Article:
MySQL NDB Cluster 7.6: Fast Import with ndb_import

A common problem when you need to set up a new database instance is to import the initial data. This can particularly be an issue, if you are converting an existing database so there is a large amount of data to import. In MySQL NDB Cluster 7.6 which just was announced as general available (GA) this week, there is a new tool to help with such imports: ndb_import.

The ndb_import utility takes a CSV file and imports the data into a table. (While C stands for comma, the tool is not limited to comma-separated files, in fact tabs is the default delimiter.) But hey, does that not sound familiar? It sure does. MySQL Server has “for ever” included the mysqlimport utility and LOAD DATA statement. So why do we need another utility and what does ndb_import do that we cannot already do with the existing tools?

The big advantage of ndb_import is that it is a native NDB tool. It does not connect to any of the SQL nodes; instead it connects directly to the data nodes as an NDB API program. This alone allows you to bypass the overhead of connecting to the SQL node and parse SQL statements. However, it is even better than that. The ndb_import tool can also take advantage of the parallelism offered by MySQL NDB Cluster. This means that in the end, the overall performance is expected to be quite a bit better than loading the data using mysqlimport or LOAD DATA.

Note: The speed-up will depend on your setup. A cluster with all nodes in a VM on a laptop may not experience any significant speed-up compared to other methods of importing data.

So, how does this work? Let us look at a simple example. We will import the following data from the data.txt file:

The data includes the first name, surname, and birthday for four persons separated by \t, and it will be imported into the db1.t1 table:

Note: You still need to create the table through an SQL node.

With the data and table, the data can be imported using the following ndb_import command:

The arguments in the first line of the command tells how to connect to the management node, the schema name, and the name of the file to import data from. Like for mysqlimport, the table name is derived from the file name by using the basename, t1 in this case, as the table name.

The –connections and –db-workers options defines the parallelism of the job. The –connections option is equivalent to the ndb-cluster-connection-pool option that can be set for SQL nodes and defines how many connections the ndb_import process creates to the data nodes. There must be at least as many free API node slots available as the number of connections requested. Otherwise the command will hang while waiting for enough connections to become available and eventually fail. The –db-workers option specifies the number of threads ndb_import will use per data node.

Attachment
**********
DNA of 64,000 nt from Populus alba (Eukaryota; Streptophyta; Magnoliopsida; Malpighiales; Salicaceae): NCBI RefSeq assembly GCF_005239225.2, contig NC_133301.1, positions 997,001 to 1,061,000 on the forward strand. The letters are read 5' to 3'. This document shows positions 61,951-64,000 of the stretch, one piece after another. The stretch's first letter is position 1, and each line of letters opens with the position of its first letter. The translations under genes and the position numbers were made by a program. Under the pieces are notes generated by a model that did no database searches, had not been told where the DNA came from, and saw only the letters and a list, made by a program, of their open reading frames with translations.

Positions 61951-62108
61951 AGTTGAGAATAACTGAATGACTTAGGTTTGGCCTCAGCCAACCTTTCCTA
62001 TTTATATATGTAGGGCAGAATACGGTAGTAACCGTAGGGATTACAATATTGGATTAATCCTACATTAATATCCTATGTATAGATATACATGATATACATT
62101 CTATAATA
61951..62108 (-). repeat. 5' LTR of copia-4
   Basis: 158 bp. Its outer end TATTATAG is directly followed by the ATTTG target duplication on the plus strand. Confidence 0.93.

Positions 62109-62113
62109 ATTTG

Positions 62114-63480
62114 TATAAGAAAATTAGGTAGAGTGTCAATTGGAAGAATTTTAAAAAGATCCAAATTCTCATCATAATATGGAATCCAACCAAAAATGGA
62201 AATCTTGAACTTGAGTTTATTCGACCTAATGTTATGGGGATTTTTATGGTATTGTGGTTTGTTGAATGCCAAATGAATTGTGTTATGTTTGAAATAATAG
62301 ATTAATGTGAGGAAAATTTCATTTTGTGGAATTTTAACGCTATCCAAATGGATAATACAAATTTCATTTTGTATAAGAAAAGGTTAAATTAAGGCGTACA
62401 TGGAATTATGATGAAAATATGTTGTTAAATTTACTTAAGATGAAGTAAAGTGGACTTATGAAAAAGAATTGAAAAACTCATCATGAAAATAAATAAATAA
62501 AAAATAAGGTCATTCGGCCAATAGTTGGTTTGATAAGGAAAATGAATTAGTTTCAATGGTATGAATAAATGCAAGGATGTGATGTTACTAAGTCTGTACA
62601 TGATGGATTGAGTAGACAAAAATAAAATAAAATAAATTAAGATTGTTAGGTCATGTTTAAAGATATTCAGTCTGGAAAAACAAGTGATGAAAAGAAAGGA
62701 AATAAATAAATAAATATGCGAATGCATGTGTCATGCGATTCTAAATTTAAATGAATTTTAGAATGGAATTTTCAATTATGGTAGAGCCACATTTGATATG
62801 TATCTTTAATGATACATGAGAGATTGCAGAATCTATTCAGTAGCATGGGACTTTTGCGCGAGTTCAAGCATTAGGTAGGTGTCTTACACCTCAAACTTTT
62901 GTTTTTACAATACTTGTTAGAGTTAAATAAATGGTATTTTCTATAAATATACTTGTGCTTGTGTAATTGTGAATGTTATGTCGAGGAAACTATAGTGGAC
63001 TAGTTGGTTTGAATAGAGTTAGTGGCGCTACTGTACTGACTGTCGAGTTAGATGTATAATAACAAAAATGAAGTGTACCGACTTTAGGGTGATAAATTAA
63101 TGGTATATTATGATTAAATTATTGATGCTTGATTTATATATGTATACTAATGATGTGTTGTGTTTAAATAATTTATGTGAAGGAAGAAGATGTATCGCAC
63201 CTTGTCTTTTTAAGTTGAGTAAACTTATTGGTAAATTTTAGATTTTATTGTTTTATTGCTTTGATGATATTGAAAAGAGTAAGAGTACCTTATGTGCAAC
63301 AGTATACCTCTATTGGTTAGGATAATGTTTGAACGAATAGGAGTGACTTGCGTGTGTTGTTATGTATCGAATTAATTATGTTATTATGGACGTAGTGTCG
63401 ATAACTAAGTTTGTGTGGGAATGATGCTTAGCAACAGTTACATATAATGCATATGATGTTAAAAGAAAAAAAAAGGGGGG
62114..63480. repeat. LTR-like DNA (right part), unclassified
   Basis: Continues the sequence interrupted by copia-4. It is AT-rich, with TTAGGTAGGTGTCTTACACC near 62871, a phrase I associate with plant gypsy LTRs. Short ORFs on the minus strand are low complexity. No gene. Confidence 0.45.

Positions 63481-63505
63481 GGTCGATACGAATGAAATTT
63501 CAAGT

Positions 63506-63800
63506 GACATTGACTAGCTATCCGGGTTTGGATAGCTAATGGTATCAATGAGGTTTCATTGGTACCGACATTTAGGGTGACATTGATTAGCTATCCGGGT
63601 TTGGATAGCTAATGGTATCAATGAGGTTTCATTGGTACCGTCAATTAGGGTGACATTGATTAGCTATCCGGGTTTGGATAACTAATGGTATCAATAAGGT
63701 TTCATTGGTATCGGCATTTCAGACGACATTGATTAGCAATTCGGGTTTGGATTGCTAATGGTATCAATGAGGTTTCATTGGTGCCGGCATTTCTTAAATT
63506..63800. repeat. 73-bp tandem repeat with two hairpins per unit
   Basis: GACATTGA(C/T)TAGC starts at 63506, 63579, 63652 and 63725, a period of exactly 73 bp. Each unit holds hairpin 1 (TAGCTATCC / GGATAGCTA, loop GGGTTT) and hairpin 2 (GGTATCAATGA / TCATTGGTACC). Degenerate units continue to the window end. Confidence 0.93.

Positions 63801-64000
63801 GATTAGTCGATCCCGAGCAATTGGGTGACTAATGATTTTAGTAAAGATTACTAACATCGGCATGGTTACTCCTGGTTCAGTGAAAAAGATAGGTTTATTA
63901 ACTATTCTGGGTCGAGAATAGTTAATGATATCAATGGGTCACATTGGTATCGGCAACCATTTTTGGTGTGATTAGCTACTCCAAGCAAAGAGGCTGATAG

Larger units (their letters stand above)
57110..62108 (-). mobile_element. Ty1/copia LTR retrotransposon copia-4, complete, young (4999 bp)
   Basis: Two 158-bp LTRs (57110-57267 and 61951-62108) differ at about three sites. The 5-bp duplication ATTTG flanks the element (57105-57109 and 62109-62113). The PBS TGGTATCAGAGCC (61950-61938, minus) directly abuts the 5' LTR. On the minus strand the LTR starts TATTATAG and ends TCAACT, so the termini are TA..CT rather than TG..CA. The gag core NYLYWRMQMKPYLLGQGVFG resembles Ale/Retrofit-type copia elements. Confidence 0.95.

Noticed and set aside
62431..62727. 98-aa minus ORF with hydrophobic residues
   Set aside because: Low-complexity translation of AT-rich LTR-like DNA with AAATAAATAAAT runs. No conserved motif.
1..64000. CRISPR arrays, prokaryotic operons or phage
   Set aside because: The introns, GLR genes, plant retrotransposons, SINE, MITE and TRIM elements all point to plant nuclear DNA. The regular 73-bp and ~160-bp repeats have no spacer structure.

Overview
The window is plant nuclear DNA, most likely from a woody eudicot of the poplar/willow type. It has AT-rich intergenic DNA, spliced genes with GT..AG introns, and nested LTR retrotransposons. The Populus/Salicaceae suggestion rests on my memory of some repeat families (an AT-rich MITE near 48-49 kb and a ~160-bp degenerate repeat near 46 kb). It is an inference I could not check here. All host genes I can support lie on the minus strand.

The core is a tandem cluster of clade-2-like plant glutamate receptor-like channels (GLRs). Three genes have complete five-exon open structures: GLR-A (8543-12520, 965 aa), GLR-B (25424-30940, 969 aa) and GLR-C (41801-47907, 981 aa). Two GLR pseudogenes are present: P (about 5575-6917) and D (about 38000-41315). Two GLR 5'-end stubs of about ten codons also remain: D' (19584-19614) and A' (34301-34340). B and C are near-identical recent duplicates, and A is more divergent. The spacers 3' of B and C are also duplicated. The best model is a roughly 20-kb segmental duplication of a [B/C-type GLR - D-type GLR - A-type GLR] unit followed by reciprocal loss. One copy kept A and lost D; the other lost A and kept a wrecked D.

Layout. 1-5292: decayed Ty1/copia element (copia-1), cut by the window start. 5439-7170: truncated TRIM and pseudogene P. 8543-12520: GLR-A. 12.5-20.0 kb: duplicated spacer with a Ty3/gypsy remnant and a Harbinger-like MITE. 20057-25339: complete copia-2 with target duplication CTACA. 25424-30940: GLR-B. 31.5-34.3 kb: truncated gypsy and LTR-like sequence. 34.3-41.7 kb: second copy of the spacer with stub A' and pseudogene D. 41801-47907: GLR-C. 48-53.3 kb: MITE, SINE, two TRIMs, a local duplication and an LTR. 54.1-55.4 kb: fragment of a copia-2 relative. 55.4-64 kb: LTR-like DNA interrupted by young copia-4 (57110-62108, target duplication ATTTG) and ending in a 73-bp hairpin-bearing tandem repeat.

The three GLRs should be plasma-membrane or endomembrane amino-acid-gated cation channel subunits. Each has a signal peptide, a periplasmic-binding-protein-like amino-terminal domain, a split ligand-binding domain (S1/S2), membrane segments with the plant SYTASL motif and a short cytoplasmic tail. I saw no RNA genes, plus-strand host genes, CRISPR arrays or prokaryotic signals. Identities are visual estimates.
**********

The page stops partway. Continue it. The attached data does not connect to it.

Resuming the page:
The remaining options are equivalent to the options available for mysqlimport, LOAD DATA, and SELECT … INTO OUTFILE. They specify the format of the data inside the source file and how many rows to skip – one in this case due to the header.

If you need to load data into several tables in the same schema, you can specify a file name for each table, and they will all be processed.

There are many more options available. I will recommend you to check out the reference manual page for ndb_import for more information.

The output of the command is:

This includes some metadata information about the job such as the table and file names as well as the total number of rows imported, how long time it took, and the number of rows imported.

What happens, if something goes wrong? If we thought the data was comma-separated and had used –fields-terminated-by=”,”, an error would have occurred:

Notice here how the fifth line of the output says “job-1 rejected 1 rows (limit 0), see t1.rej”. Each input file is considered a job, so “job-1” refers to the first (and in this case only) input file. It rejected 1 row, and the limit refers to the –rejects option which specifies how many permanent errors must be encountered before failing the whole job. The default is to fail on the first error. Finally, “see t1.rej” tells us to look at the t1.rej file (created by ndb_import) for more information about the failed job:

The t1.rej file is a tab-delimited file with information for each failed row. In this case, the error is that there are too few values: one value was found (because there are no commas in the data and we specified the wrong delimiter) but four values were expected. If –rejects had been set to 3, all four rows would have been included in t1.rej.

The ndb_import binary is included with the NDB Cluster installation and can be found in the bin directory. The next step is for you to try it out. Good luck importing data into MySQL NDB Cluster 7.6.